and Dr. John Blow; but a good many were adapted to folk airs. In 1683, he brought out his New Collection of Songs and Poems, in which was "The Night her Blackest Sables Wore," which was afterwards claimed for Francis Semple, of Beltrees. D'Urfey wrote a good many songs in fancy Scottish dialect, as a taste for North-country songs came in after James, Duke of York, afterwards James II, was sent to govern Scotland in 1679 and 1680. Although there can be no doubt whatever as to the authorship of "The Night her Blackest Sables Wore," about fifty years after its first publication the song and tune in a corrupt form appear in Thomson's Orpheus Caledonicus (1733), with some change in the words so as to make it appear to be Scottish, as "She rose and let me in," altered to "She raise and loot me in." Mr. Chappell says: "It is a common error to suppose that England was inundated with Scotch tunes at the union of the two Crowns. The first effect was directly the reverse." In fact, a stream of English popular melodies flowed into Scotland, and this in a flood in the reign of Charles II, carrying with them the English words, which Scottish compilers adapted and appropriated, and these have come back to us as "made in Scotland," whereas they are genuine English songs, words and music and all.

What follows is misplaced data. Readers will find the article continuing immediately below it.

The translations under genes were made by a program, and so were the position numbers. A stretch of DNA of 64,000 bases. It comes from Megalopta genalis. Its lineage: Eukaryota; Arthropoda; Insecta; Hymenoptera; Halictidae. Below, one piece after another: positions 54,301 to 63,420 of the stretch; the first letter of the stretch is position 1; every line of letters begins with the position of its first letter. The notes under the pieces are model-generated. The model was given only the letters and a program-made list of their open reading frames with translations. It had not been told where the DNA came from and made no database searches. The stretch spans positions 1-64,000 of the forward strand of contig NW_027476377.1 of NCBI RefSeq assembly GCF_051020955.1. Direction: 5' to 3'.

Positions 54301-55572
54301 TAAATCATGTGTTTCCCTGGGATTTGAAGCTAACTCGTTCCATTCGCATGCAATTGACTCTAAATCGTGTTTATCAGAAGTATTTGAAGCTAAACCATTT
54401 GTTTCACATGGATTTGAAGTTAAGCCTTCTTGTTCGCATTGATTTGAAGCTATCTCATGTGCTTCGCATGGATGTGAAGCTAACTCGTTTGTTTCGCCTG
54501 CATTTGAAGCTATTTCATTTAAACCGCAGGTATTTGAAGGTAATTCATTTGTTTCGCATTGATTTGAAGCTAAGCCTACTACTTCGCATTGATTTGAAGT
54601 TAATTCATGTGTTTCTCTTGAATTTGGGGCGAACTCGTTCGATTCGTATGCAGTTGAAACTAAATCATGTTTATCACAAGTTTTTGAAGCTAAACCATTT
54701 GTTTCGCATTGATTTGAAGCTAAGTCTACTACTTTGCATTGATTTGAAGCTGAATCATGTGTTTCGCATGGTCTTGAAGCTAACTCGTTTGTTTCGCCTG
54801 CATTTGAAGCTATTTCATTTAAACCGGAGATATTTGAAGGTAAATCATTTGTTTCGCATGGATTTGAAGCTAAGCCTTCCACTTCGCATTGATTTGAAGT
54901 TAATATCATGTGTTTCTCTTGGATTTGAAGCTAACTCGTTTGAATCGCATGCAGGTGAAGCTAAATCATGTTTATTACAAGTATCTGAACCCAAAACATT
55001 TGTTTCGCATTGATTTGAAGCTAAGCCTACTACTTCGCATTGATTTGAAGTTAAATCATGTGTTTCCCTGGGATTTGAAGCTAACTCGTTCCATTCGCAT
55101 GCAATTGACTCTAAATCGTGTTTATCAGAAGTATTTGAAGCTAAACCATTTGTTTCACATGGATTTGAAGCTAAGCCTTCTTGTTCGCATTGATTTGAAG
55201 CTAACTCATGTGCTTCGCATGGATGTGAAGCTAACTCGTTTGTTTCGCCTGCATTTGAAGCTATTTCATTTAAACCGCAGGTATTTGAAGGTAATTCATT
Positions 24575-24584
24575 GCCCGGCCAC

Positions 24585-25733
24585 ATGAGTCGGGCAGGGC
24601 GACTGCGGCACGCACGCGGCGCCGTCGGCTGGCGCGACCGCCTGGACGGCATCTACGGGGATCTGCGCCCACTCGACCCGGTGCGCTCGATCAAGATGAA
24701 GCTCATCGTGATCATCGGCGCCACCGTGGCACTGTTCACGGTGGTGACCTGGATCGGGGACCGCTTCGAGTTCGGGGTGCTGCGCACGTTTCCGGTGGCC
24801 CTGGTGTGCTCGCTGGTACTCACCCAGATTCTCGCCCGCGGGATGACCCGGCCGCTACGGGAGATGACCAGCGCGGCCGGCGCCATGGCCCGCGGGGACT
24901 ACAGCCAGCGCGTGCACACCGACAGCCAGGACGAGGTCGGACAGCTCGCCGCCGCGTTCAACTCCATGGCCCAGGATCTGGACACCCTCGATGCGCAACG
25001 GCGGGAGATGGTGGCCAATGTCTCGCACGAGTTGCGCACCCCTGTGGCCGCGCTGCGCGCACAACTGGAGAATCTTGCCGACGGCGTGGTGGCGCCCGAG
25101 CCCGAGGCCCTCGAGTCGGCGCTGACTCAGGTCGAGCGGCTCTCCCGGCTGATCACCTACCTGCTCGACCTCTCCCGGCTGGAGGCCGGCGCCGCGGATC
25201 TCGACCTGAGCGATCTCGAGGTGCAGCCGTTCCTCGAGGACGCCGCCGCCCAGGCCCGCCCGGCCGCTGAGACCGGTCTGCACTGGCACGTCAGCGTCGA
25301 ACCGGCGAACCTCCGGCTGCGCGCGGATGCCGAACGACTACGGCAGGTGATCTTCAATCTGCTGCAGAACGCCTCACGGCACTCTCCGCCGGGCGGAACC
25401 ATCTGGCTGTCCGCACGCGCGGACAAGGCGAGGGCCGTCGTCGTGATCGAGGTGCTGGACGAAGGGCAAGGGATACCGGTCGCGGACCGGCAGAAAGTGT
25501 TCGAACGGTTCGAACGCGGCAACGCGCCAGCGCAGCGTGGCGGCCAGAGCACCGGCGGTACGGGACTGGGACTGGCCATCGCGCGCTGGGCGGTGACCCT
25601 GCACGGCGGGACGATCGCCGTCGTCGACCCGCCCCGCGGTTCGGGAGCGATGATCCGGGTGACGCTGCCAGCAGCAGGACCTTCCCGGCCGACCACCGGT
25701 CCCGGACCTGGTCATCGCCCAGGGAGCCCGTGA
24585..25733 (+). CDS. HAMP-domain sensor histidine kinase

Tom Brown, venomous and scurrilous as Tom D'Urfey was not, lampooned the latter, and called him "Thou cur, half French, half English breed," and mocked him regarding a duel at Epsom, in 1689, with one Bell, a musician.
I sing of a Duel, in Epsom befell
'Twixt Fa-so-la D'Urfey and Sol-la-mi Bell.
Tom took it in good part. It was only by Jeremy Collier that he could be prevailed to reply, and even then it was chiefly in a song.